Corn School: Does planting into green cover crops work?


Planting corn directly into a living cover crop before it is killed by herbicide or tillage is not something growers would have considered 30 years ago, says Ontario Ministry of Agriculture, Food and Rural affairs soil management specialist Jake Munroe.

More and more farmers, however, are now willing to take the leap thanks to advances in planter technology, herbicide options and a greater awareness of cover crop benefits to soil health. But does it work? Can growers realize the agronomic benefits while also harvesting reliable and reasonable yields?

Munroe worked with five farmers across Ontario in 2023 to help answer these questions. On this episode of the RealAgriculture Corn School, he shares observations from the individual farms, identifies common challenges, highlights differences across soil types, and defines key elements to success.

Overall, Munroe concludes that planting corn into green cover crop mixtures can work in Ontario. When yields were tallied for the five plant green farms that he followed in 2023, they yielded an average 193.7 bu/ac at 15.5% moisture, surpassing the county average yield for the fields by almost 30 bu/ac.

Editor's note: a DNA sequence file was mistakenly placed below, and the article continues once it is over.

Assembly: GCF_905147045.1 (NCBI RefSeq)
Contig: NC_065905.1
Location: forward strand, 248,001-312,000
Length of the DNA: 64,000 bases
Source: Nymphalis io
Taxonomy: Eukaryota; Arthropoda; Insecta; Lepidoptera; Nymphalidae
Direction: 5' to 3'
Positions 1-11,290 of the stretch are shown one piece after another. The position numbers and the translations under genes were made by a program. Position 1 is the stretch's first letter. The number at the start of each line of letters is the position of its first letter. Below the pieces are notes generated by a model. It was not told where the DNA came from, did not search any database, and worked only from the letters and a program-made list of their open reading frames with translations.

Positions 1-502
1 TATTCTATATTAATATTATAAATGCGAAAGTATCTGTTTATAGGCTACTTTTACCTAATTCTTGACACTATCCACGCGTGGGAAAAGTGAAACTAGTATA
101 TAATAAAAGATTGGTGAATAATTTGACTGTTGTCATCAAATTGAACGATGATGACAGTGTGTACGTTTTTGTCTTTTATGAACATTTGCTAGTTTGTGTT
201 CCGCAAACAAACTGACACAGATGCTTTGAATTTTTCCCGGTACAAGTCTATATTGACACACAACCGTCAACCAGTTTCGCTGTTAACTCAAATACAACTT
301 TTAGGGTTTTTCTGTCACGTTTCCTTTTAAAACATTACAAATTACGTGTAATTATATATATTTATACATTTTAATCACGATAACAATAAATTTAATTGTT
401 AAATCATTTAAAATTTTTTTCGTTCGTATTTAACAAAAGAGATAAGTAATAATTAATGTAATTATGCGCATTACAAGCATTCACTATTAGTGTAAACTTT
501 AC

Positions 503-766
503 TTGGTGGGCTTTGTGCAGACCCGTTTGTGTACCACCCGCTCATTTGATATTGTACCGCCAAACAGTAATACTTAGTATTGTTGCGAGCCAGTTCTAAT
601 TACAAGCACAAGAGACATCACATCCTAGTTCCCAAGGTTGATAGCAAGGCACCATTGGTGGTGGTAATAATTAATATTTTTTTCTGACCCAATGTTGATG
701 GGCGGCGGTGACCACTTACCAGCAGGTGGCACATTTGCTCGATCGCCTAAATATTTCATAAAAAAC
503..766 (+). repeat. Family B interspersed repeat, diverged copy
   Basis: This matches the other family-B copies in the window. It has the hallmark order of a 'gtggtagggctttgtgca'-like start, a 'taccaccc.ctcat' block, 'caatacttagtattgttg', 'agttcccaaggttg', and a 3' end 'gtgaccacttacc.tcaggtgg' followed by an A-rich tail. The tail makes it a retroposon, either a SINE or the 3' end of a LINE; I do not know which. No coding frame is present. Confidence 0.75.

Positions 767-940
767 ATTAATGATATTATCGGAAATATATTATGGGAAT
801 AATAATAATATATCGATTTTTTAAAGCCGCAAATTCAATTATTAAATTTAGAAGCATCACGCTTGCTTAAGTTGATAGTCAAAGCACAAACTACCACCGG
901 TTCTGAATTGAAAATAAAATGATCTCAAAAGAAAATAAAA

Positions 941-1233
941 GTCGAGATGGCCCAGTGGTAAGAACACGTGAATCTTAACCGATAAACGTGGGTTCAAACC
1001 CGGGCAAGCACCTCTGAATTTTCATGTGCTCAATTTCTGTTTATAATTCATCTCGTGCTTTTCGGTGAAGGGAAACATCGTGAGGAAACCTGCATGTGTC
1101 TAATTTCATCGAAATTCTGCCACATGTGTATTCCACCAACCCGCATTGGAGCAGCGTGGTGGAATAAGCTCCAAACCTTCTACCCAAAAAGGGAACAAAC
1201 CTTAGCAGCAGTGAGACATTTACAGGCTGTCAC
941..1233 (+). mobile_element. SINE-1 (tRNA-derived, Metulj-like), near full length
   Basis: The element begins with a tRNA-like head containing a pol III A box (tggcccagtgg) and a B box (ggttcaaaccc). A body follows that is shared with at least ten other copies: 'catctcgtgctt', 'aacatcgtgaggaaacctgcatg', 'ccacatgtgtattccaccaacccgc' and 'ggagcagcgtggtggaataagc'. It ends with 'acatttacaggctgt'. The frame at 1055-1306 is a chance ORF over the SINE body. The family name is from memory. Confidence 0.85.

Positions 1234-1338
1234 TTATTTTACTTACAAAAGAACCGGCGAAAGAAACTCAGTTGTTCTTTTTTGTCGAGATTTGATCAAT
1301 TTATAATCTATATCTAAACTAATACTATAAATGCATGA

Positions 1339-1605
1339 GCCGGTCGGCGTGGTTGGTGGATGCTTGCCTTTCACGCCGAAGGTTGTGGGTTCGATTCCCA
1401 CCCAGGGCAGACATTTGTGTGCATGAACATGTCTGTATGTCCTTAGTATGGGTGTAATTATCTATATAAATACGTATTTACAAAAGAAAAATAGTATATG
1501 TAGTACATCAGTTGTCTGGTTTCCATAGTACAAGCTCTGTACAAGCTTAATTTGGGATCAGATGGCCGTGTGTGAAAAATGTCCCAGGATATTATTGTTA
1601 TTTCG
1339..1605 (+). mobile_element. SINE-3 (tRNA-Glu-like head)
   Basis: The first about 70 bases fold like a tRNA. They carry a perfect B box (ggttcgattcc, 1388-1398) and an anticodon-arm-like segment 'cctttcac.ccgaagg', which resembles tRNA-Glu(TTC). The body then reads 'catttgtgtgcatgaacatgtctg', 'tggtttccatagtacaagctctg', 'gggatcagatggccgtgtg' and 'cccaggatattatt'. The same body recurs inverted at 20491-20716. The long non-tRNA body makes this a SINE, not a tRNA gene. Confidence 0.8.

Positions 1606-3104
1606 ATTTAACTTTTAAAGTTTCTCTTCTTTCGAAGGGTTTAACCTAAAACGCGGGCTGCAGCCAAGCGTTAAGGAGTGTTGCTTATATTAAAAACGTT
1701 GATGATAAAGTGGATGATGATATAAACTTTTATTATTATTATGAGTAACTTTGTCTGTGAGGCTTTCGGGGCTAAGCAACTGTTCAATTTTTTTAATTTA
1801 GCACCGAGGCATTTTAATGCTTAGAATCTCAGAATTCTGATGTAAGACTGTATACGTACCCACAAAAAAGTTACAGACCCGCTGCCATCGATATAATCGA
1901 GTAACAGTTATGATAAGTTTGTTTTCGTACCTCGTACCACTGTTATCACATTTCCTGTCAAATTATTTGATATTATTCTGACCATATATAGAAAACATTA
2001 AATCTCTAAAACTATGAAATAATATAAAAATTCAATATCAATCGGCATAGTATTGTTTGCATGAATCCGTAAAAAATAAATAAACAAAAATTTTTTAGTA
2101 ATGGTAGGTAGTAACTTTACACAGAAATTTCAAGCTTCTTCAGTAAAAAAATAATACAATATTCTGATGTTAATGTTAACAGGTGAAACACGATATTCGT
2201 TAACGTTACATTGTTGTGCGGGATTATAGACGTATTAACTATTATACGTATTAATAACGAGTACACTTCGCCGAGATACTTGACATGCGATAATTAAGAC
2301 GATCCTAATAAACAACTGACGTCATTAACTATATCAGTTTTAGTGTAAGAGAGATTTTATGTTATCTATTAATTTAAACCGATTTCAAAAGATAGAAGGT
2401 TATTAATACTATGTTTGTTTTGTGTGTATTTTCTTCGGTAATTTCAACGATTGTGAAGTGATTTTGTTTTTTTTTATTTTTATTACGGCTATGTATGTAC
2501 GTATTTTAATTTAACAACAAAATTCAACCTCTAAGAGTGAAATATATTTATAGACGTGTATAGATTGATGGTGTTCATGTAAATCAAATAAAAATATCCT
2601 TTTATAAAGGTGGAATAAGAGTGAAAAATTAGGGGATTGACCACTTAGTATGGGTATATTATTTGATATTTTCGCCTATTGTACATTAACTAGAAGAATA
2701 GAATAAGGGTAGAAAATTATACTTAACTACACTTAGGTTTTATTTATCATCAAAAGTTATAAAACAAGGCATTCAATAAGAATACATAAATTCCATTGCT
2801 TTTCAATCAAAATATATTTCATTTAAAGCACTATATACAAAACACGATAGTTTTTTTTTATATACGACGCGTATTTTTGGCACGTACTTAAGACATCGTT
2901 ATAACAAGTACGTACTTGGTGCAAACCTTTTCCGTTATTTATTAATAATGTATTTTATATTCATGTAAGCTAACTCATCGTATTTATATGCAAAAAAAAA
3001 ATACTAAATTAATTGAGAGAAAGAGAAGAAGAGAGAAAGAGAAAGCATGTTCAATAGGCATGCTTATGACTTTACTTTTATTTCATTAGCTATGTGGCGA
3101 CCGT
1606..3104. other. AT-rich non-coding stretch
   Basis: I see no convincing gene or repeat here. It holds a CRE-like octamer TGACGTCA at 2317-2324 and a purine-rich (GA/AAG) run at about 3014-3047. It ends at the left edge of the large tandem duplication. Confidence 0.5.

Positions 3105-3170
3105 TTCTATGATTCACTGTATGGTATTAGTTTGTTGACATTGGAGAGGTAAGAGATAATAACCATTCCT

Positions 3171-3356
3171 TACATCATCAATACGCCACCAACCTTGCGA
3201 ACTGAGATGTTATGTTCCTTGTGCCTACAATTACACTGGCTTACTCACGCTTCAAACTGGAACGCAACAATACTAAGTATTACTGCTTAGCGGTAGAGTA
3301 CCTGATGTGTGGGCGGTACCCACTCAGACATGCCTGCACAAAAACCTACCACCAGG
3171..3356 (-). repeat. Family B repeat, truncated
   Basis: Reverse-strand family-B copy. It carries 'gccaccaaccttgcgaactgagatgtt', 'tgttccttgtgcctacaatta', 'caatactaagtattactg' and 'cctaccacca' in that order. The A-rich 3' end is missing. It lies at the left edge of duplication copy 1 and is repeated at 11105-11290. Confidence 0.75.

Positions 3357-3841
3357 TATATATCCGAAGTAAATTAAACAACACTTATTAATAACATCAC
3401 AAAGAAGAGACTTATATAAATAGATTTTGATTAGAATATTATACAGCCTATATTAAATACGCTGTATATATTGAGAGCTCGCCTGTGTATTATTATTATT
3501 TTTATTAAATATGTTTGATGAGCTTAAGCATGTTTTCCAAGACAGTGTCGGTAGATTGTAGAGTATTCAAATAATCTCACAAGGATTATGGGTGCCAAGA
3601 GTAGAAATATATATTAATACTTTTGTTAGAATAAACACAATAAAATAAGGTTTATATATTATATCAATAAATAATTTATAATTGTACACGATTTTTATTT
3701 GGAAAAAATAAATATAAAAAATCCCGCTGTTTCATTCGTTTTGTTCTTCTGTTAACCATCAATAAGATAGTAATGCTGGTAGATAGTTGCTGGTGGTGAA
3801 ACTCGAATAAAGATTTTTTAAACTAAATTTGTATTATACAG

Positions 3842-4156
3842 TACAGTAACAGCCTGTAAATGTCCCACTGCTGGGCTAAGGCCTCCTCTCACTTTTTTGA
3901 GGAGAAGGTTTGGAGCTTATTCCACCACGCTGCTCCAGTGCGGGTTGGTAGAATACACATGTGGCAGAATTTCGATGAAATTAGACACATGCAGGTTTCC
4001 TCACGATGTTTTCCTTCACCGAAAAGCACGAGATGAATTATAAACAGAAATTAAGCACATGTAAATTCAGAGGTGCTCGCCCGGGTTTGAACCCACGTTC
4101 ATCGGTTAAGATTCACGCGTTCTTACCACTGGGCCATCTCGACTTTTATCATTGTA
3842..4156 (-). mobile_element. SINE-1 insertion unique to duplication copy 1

Success, however, requires an advanced level of management, and can carry a higher level of risk, Munroe says. In the video, he discusses his key takeaways, which include targeting modest spring cover crop growth to maximize benefits while reducing planting challenges. It’s also important to consider cover crop seeding rate, date, number of overwintering species, and nutrient availability from manure. (Story continues after the video.)

Modifying the planter for better corn stands, especially in a no-till-plant green environment, is another key consideration — pneumatic downforce enables adjustments from the cab based on conditions, while hydraulic downforce helps place seed at the proper depth in thick, living plant material. Munroe also notes that all the farmers he followed employed some form of aftermarket closing wheel system to achieve seed slot closure.

Applying a higher-than-standard upfront nitrogen rate is also favourable. Four of five growers applied an upfront nitrogen rate over 45 lbs/acre. Munroe says ample early nitrogen is critical when planting green to help overcome nitrate tie-up by non-legume cover crops and compensate for cooler, slower-to-mineralize soils. He also recommends banding nitrogen and protecting any surface-applied N with a urease inhibitor. Check out Munroe’s full report at Field Crop News.

Tap here for more Corn School videos.

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